The Shrimp Cast Iron Omelet ($13) is an ideal brunch item comprising eggs and a protein of your choice. We choose pesto marinated shrimp which nestles atop, and in between the light fluffy eggs, along with tomato, spinach, pesto sauce, feta and mozzarella.


There are specials every single day and on this particular one, the Stuffed Flatbreads ($15 choose two out of three options) is a recommendation I, at first, am hesitant to order. However, a little bit of convincing later and I am enamored by both the vegetarian selections. Cheesy organic spinach with pesto, goat cheese, feta and mozzarella cheeses is vibrant, however, it is the creamy potato and onion with locally grown cauliflower that wins hands down all around. The lilac hues of the cauliflower peek through when you cut into the flatbread, but it is robust aromas of this cruciferous vegetable that blows our minds.


We are quite full by now, but there are two more items to hit the table. Lagman Pulled Pasta ($14) with hand-pulled pasta, bell peppers, tomato, onion, butter sauce with lamb meatballs (not listed, but you are able to choose this protein) — more like a dinner item than a brunch due to its sheer volume. I am only able to take a bite. I wish my stomach is bigger, but the lamb meatballs are seasoned perfectly and the vegetable accoutrements colorful and inviting.


Seared Grouper Sandwich ($14), another special of the day sees a generous piece of fish sandwiched between a brioche bun along with lettuce, tomato, onion, chipotle aioli and a side of your choice. Again, I only manage a bite.


I am always so happy when I leave here, and especially so when I am able to introduce new people to this extraordinary eatery. Whenever any of my friends ask for a San Diego recommendation, I always say Cafe 21. In fact, last week, while dining at Tavern on 2 in Long Beach, a couple sitting next to us overhears me talking about Cafe 21 and interjects. They tell me about their visit back in March and how amazing it is. This is exactly the thing I like to hear. If you haven’t yet experienced Cafe 21, do it soon. It is so worth it.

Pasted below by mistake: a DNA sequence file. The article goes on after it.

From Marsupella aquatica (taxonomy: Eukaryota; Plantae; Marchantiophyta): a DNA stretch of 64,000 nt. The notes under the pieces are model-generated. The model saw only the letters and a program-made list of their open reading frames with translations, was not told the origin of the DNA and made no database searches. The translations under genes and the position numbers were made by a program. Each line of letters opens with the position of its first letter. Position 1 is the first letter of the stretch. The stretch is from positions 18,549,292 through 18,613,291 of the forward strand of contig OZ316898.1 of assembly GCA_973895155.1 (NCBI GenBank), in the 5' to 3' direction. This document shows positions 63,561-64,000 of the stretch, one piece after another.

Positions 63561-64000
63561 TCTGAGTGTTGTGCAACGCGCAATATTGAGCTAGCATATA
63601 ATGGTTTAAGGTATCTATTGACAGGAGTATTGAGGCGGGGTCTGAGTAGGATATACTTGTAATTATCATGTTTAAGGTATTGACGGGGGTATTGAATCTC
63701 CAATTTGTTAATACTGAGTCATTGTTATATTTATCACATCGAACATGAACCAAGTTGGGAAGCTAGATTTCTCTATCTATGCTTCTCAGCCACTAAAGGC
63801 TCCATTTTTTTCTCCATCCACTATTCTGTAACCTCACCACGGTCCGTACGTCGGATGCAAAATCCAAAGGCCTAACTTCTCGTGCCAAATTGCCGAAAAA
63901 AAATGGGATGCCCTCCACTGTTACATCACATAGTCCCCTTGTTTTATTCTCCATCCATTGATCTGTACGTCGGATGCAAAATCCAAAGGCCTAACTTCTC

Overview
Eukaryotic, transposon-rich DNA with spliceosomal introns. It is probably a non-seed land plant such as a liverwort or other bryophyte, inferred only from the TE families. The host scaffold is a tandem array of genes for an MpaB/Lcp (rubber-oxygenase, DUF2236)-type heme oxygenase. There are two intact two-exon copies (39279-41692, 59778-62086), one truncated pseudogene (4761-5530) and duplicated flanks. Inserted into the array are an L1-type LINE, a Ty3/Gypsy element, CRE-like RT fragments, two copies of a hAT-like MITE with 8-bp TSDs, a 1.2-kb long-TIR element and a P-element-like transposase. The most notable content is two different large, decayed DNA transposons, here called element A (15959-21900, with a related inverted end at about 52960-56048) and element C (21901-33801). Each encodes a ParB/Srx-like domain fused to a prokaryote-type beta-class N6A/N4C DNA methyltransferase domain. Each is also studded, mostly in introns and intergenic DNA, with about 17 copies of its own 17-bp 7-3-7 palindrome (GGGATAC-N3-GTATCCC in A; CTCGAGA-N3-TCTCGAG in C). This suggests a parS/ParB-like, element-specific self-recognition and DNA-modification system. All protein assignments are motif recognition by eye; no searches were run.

Cafe 21
802 5th Avenue
San Diego, CA 92101
Tel: 619-795-0721

Cafe 21 on Urbanspoon

Tavern on 2 tantalizes my tastebuds

If the name Frank De Loach has never crossed your ears before, you’re definitely missing out. This is an unconventional chef who thinks outside of the box, one who is not afraid to play with flavors and bring together ingredients some may not be familiar with. In short, not everyone get his food.  But for those who do, the experience is a sensational one. Chef Frank’s flavor profiles are pretty much on par with mine about 99% of the time. I know he will use enough salt and acid for my palate and that is always something to be happy about.

When you meet Chef Frank, you won’t be surprised that his gastropub-style cuisine is deliciously comforting, however, it is his Asian-inspired dishes that blows my mind. My first experience with Chef Frank’s Asian-style food creations was at Early Bird in Fullerton. His love for Asian flavors, plus the myriad of tastes he picked up during his travels to southeast Asia invigorated him to design — and they are often works of art — incredible pairings of flavors he was moved by.


Chef Frank is now at Tavern on 2 in Long Beach, where most of the customers order the burgers. We had one as well – Tavern Burger ($14). The pattie is a perfect medium rare. Each bite provided me with a hint of sweetness from the caramelized onions, richness from the St Andre brie and freshness from the arugula. The savory ketchup did a great job by adding some salty tart finish. The burger is good. Damn good. It is not surprising that about 70% of the restaurant had one on the table — there are four beef burgers, one ahi and one veggie on the menu.


Another favorite is Chef Frank’s version of Short Rib Poutine ($14). Yes, there are those who are sticklers for authentic poutine, and then, there are those who haven’t a clue what real poutine is. I kind of fall in between. I’ll love it if it tastes good. The version here has braised short rib which would probably amass a complete furor from some. Ask for it with only gravy and Wisconsin cheese curds if you feel your purist side emerging — I eat it without much short rib and prefer only gravy and curds with my fries. It is definitely very tasty.


Don’t grimace at this next dish, Sticky Pigtails ($9), if you like ribs, you’ll most probably like this. The minute I bite into it, a wave of nostalgia comes over me. The sauce tastes exactly like my mother’s sweet and sour ribs except she uses Chinese dark vinegar. Here, it is a blend of hoisin and oyster sauces with lime and a few other things thrown in. Sticky they definitely are, and mouthpuckering as well, but it’s all good.